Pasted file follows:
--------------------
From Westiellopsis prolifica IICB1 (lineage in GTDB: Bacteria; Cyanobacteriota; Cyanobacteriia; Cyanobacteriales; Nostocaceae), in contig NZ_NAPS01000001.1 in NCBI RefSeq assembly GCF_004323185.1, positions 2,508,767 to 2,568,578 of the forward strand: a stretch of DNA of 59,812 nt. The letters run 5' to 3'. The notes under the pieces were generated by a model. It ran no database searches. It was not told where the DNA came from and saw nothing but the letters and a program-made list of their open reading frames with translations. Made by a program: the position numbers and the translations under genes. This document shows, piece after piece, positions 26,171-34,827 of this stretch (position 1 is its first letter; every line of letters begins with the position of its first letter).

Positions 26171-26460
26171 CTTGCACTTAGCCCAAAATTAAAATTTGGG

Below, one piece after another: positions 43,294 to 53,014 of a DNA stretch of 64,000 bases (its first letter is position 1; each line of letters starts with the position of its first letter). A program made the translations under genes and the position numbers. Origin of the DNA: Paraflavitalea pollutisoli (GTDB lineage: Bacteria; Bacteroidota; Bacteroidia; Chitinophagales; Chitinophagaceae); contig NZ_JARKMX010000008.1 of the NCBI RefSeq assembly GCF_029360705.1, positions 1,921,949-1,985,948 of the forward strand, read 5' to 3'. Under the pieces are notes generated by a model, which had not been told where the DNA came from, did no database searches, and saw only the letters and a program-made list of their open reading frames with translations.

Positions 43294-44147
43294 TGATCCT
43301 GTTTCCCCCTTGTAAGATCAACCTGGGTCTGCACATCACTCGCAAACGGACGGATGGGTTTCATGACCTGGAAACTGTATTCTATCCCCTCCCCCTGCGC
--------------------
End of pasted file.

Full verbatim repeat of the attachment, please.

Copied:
From Westiellopsis prolifica IICB1 (lineage in GTDB: Bacteria; Cyanobacteriota; Cyanobacteriia; Cyanobacteriales; Nostocaceae), in contig NZ_NAPS01000001.1 in NCBI RefSeq assembly GCF_004323185.1, positions 2,508,767 to 2,568,578 of the forward strand: a stretch of DNA of 59,812 nt. The letters run 5' to 3'. The notes under the pieces were generated by a model. It ran no database searches. It was not told where the DNA came from and saw nothing but the letters and a program-made list of their open reading frames with translations. Made by a program: the position numbers and the translations under genes. This document shows, piece after piece, positions 26,171-34,827 of this stretch (position 1 is its first letter; every line of letters begins with the position of its first letter).

Positions 26171-26460
26171 CTTGCACTTAGCCCAAAATTAAAATTTGGG

Below, one piece after another: positions 43,294 to 53,014 of a DNA stretch of 64,000 bases (its first letter is position 1; each line of letters starts with the position of its first letter). A program made the translations under genes and the position numbers. Origin of the DNA: Paraflavitalea pollutisoli (GTDB lineage: Bacteria; Bacteroidota; Bacteroidia; Chitinophagales; Chitinophagaceae); contig NZ_JARKMX010000008.1 of the NCBI RefSeq assembly GCF_029360705.1, positions 1,921,949-1,985,948 of the forward strand, read 5' to 3'. Under the pieces are notes generated by a model, which had not been told where the DNA came from, did no database searches, and saw only the letters and a program-made list of their open reading frames with translations.

Positions 43294-44147
43294 TGATCCT
43301 GTTTCCCCCTTGTAAGATCAACCTGGGTCTGCACATCACTCGCAAACGGACGGATGGGTTTCATGACCTGGAAACTGTATTCTATCCCCTCCCCCTGCGC